Tensions are running high in an idyllic Northland bay in a feud involving a millionaire Auckland evangelist, local hapu, the council and allegations of a breached resource consent and ignored stopwork orders.
The dispute centres around a Rawhiti Rd property on a narrow piece of land between Hauai Bay and Oke Bay, a picture-postcard beach in the eastern Bay of Islands. The property has a two-storey villa owned by Auckland real estate agent and evangelist Julian Batchelor.
Barfoot and Thompson's website says he has a multimillion-dollar property portfolio. He is also a former principal and has a degree in theology.
Mr Batchelor declined to comment when contacted by the Northern Advocate on Friday.
Tensions between Mr Batchelor and local residents are not new but have come to a head over a large retaining wall built on the Rawhiti Rd property.
The wall, about 3m high, replaced a more modest retaining wall set back further from the road. Part of the original wall collapsed last year.
He originally had resource consent to replace the wall but a group called Te Komiti o te Kaitiaki o Opourua has been urging the Far North District Council to act over what it claims are bylaw breaches, work done without consent, and serious adverse effects on the environment and wahi tapu.
Council staff inspected the site in December and found the work far exceeded what was allowed in the consent, in particular the amount of fill used.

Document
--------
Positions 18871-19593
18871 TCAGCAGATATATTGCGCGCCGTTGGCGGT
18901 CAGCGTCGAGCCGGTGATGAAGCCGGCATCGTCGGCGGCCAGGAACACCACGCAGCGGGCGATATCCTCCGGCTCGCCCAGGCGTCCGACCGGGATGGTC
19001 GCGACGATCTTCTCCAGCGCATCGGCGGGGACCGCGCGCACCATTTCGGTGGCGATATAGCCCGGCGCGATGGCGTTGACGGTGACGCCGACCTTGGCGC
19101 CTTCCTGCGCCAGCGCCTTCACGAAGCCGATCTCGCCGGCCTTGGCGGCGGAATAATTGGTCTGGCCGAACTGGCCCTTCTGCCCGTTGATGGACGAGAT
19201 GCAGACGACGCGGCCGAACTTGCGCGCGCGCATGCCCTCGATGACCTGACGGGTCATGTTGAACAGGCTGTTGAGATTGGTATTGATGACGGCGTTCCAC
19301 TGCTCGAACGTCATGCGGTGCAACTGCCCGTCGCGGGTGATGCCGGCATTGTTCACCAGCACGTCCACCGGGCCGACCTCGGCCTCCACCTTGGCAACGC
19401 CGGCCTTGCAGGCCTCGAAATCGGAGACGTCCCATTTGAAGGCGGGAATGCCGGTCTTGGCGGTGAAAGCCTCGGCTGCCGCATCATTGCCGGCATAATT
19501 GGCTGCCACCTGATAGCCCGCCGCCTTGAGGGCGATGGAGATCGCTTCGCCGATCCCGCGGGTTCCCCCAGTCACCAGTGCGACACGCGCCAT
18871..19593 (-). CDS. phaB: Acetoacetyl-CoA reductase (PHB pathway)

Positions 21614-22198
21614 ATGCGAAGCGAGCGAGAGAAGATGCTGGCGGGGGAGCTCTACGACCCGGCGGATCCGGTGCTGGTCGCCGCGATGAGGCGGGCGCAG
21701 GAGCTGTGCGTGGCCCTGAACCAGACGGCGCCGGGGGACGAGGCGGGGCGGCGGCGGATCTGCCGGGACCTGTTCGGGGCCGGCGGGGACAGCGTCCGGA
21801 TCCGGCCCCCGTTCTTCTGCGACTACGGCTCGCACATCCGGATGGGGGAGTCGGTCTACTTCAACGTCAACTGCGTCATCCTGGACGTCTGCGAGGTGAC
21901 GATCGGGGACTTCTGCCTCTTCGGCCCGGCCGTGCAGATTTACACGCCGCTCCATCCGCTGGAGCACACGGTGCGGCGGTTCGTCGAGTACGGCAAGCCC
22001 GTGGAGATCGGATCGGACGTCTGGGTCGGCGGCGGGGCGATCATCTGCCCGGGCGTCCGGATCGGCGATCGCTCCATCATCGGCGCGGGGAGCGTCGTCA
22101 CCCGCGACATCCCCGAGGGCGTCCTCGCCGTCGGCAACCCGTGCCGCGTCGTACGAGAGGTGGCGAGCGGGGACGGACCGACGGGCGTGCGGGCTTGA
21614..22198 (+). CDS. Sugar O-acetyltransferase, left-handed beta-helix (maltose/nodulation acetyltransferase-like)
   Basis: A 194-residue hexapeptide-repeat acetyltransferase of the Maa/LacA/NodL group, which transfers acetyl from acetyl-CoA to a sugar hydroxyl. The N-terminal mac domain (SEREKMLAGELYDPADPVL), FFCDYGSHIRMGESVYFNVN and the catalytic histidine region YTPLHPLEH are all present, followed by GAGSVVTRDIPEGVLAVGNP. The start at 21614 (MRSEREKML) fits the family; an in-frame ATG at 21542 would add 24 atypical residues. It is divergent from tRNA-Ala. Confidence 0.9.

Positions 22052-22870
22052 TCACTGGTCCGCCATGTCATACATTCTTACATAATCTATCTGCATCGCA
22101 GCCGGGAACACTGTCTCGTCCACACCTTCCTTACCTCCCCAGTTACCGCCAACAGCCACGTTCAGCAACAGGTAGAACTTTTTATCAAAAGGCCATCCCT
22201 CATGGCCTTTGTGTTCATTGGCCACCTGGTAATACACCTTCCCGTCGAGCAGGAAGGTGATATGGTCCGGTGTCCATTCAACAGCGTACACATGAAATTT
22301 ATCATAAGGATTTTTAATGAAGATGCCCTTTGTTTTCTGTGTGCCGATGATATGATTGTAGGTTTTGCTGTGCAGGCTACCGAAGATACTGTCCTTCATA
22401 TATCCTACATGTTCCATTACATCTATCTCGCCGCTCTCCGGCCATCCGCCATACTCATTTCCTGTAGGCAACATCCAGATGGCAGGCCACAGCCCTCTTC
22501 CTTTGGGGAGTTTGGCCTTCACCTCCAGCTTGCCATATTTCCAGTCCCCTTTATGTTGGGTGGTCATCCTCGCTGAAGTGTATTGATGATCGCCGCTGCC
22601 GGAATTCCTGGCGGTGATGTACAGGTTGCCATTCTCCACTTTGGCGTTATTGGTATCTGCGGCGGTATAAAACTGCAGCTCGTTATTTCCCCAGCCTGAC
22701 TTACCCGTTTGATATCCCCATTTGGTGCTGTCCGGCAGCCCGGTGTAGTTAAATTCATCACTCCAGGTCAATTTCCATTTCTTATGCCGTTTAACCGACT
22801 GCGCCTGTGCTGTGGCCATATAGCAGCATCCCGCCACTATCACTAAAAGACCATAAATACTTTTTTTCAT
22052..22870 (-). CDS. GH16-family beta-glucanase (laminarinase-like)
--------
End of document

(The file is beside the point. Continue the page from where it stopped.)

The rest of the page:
Council emails, obtained under the Local Government Official Information and Meetings Act, show staff also had concerns about the addition of an unconsented balcony and excavation of a bank behind the villa.
Mr Batchelor was ordered to stop work on December 9 and given until December 23 to provide the council with further information. The information was not received by the required date and the resource consent was suspended.
The council received complaints that work continued during the Christmas break.
Dean Myburgh, the council's district services manager, said work had now stopped at the site. The council was investigating previous work and whether all of it had been consented. The council would decide what action, if any, to take once the investigation was complete and the findings had been considered.
Council staff were also working with iwi and aimed to reach a solution satisfactory to all parties, Dr Myburgh said.
Komiti spokeswoman Katherine Raue said hapu concerns included the construction of a large wall on what appeared to be unstable land, the removal of native trees, pollution caused by unconsented earthworks during the New Year storm, and the effects on a nearby cemetery.
Ms Raue said Mr Batchelor was planning a large commercial development cashing in on Ngati Kuta's land and taonga.
In correspondence with the council, Mr Batchelor said the lodge was being restored by volunteers for Christian purposes. A website directing enquiries to Mr Batchelor promotes the villa as accommodation for visitors walking the Cape Brett track, which starts next to the property.
The retaining wall saga has cranked up tensions in Rawhiti. Mr Batchelor installed a CCTV camera after the wall was sprayed with slogans. Graffiti has also been painted on the road outside the villa.
Heritage NZ Northland manager Bill Edwards said the Rawhiti Rd property contained a number of archaeological sites associated with living platforms.
Mr Batchelor had been asked to carry out an archaeological assessment to see if any damage had been done, and whether any further development plans would affect the sites.